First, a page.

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MINERVA ORTOPEDICA E TRAUMATOLOGICA
A Journal on Orthopedics and Traumatology
Minerva Ortopedica e Traumatologica 2012 February;63(1):1-7
External hybrid fixation for the treatment of high-energy complex and open fractures of the tibial plateau and pilon
Corina G. 1, Marsilio A. 1, Tartaglia N. 2, Rollo G. 1
1 Orthopedics and Traumatology Division, Vito Fazzi Hospital, Lecce, Italy;
2 Orthopedics and Traumatology Division, San Paolo Hospital, Bari, Italy
Aim. High-energy tibial fractures are difficult to treat because of comminution and severe soft tissue damage. Invasive procedures are associated with significant infection rates and morbidity. In the minimally invasive hybrid external fixation, monolateral fixators supporting diaphyseal fragments are attached to circular ring-wire constructs acting as a scaffold for metaphyseal fragments. These fixators are better tolerated than the bulky all-ring Ilizarov fixator. Dynamization of the monolateral component stimulates healing and combined with early weight bearing gives good functional outcomes. We describe our experience of using hybrid ring fixators in a large heterogeneous group of patients with complex and open, high-energy tibial fractures.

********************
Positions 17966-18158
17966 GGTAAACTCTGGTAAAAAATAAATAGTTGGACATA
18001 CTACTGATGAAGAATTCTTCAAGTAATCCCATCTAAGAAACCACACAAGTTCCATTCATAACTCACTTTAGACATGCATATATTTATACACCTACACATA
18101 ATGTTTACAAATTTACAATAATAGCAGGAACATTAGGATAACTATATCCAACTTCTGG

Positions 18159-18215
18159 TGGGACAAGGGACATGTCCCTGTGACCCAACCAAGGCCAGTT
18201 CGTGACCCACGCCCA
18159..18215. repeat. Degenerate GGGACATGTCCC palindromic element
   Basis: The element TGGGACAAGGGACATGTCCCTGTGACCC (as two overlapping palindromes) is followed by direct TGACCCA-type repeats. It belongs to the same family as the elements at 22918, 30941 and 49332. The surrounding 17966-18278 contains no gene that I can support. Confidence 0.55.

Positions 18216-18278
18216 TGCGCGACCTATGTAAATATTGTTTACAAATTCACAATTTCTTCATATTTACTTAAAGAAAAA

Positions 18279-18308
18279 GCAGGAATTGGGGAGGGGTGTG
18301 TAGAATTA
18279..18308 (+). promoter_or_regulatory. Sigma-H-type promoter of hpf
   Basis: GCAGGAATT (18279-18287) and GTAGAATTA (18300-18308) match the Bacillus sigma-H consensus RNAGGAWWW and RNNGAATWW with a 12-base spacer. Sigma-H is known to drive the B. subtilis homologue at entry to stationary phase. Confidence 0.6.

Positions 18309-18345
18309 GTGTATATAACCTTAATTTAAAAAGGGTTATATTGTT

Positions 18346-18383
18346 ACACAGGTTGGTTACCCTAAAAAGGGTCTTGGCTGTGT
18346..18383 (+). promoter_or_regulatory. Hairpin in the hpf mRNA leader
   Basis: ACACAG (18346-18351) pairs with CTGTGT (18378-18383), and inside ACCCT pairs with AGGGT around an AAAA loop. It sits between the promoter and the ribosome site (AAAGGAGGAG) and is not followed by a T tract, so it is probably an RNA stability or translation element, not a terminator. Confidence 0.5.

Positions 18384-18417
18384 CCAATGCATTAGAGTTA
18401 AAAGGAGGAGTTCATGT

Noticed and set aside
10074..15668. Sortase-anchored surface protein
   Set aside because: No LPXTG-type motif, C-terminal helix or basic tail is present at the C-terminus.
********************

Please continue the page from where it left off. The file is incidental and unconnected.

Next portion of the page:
Methods. In this retrospective case series, 161 patients with complex and open tibial plateau and pilon fractures were treated with the Sheffield hybrid fixator or similar constructs comprising a Sheffield ring and different commercially available monolateral fixators, with optional diagonal bars for added stiffness. Passive physiotherapy was started immediately postoperatively, and fixator dynamization and gradual weight bearing was guided by radiographic evaluation.
Results. After a 7-month follow-up period (N.=149), 98% patients showed complete radiographic union, 66% returned to preinjury activity level, and 27% had light functional limitation without pain. The average hospital stay was 5 days, and the mean time to union was 16 weeks. Superficial pin track infections were noted in ~2% patients, and no patient suffered neurovascular damage.
Conclusion. Our excellent results with different constructs of hybrid ring fixators in a large, heterogenous patient population should prove useful to surgeons making fixator-related decisions in clinical situations.